Business and Human Rights Legislation

Canada has international human rights obligations to protect, respect and fulfill human rights, including protecting against human rights abuses by Canadian companies operating overseas. Yet there is at present no legal framework in Canada that sets out companies’ obligations to respect human rights throughout their global operations and supply chains, nor that defines corporate liability for harms caused as a result of their business activities.

A growing number of jurisdictions worldwide are acknowledging the failure of voluntary initiatives to curb corporate abuse, and have either enacted or are currently examining legislation to hold companies legally accountable when their operations cause harm. The CNCA, along with 34 other civil society organizations from across Canada, is calling on the government to learn from these experiences abroad and enact comprehensive and mandatory human rights due diligence legislation that:

  • requires companies to identify, prevent, and mitigate human rights abuses arising from their global operations.
  • applies throughout the entirety of a company’s business operations and supply chains. Legislation must apply to both companies headquartered in Canada and globally headquartered corporations doing business in Canada.
  • is comprehensive in scope, encompassing the full range of internationally recognized human rights.
  • includes meaningful consequences for non-compliance, including liability for harm and effective enforcement mechanisms.

Due diligence legislation, if properly designed and implemented, will drive change in preventing and addressing adverse human rights impacts, contribute to a more level playing field for Canadian businesses, and ensure Canadian companies can attract and maintain investment. Such legislation would complement developments in Canadian common law that also help to address the significant legal barriers faced by foreign victims seeking to access justice in Canadian courts for overseas abuse linked to Canadian companies and supply chains.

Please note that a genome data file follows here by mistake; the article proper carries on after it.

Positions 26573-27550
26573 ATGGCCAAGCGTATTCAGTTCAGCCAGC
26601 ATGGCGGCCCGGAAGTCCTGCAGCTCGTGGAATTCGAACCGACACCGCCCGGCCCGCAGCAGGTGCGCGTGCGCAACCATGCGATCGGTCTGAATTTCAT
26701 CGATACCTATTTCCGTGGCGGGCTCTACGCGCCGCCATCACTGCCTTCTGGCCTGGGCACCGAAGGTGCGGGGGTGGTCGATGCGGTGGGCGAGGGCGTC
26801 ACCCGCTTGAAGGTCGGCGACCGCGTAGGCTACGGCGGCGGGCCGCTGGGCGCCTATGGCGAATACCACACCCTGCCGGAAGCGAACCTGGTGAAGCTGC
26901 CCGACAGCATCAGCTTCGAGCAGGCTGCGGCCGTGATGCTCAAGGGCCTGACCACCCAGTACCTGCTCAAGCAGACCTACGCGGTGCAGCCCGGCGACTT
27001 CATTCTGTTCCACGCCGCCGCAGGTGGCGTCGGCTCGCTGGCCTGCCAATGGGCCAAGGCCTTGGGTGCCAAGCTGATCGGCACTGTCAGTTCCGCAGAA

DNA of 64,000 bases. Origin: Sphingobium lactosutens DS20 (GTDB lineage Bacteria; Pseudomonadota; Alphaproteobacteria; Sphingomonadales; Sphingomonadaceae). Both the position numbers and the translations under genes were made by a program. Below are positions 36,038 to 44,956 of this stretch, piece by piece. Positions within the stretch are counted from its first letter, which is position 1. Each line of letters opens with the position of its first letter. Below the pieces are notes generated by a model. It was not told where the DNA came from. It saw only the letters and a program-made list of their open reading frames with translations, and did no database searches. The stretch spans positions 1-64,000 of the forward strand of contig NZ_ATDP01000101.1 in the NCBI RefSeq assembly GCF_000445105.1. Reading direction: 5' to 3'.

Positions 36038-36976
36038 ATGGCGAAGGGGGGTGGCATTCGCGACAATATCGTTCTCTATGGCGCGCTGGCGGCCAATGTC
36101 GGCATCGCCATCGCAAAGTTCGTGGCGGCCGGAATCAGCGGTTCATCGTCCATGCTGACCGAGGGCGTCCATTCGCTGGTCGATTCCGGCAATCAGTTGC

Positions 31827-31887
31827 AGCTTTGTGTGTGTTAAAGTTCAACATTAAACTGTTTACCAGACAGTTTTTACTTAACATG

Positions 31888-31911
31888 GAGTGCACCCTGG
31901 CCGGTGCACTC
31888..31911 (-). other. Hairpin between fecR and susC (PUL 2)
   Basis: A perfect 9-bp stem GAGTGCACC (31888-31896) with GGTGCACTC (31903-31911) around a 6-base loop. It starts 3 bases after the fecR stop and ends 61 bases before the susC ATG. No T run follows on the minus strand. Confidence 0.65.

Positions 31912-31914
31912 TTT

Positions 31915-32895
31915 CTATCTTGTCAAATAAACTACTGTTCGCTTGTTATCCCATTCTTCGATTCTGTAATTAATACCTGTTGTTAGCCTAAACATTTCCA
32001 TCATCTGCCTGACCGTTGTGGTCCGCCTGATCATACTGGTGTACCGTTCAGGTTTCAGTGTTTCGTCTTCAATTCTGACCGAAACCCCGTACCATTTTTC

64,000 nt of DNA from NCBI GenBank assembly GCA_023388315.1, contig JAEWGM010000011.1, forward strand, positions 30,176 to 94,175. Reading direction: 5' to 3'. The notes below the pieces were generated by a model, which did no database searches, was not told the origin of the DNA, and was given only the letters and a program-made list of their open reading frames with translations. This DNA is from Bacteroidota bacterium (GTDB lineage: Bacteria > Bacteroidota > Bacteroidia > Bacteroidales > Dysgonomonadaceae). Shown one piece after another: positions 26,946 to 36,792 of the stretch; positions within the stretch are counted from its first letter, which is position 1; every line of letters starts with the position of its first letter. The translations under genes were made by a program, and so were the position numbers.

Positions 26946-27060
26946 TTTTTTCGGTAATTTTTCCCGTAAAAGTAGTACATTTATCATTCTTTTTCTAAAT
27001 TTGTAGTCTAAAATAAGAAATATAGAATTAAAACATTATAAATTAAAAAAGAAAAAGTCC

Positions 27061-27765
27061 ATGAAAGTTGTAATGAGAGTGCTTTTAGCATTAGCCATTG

2020 Empower and Enact Challenge

13 May, 2020

Demand that Canada take concrete measures to strengthen the rules for businesses and uphold human rights. Join the Empower and Enact Challenge!

Sign the e-petition and then:

Week 1: Tag FIVE FRIENDS Challenge

Week 2: Request a virtual meeting with your MP

Week 3: Share the petition


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OPINION: Modern slavery bill misses the mark, ipolitics

27 February, 2020

“For years, the United Nations and communities harmed by corporate abuse abroad have called on Canada to address the serious human rights violations associated with the overseas operations of Canadian multinationals. Unfortunately, the Modern Slavery Act, proposed earlier this month by a Canadian senator and supported by two members of parliament, would do little, if anything, to prevent exploitation and abuses in the global supply chains of Canadian companies.

Far from positioning Canada at the forefront of global efforts to protect human rights from corporate abuse, this bill, if passed, would put Canada near the back of the pack.”


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35 civil society groups call for legislation to combat human rights abuse by Canadian business overseas

02 December, 2019

The CNCA, along with labour unions, human rights groups and international development organizations from across Canada, is urging the government to enact robust legislation requiring companies to address and prevent adverse human rights impacts in their global operations and supply chains.

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Federal parties detail commitments on corporate accountability and human rights

18 October, 2019

The Canadian Network on Corporate Accountability asked all federal political parties to detail their positions on three key measures aimed at ensuring greater respect for human rights by Canadian companies overseas.

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Letter to Minister Monsef calls for advances on mandatory human rights due diligence legislation

07 March, 2019

The CNCA welcomes the Government of Canada’s recent commitment to consult on Canadian supply chain legislation and urges Minister Monsef to use this consultation process to develop comprehensive mandatory human rights due diligence legislation.

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Human rights case against Nevsun Resources goes to the Supreme Court of Canada

22 January, 2019

A groundbreaking business and human rights case will be heard by Canada’s highest court tomorrow, and it may have far-reaching implications for the ability of survivors of overseas corporate abuse to access justice in Canada. The case involves claims of forced labour, slavery, and torture at a Canadian mine site in Eritrea.

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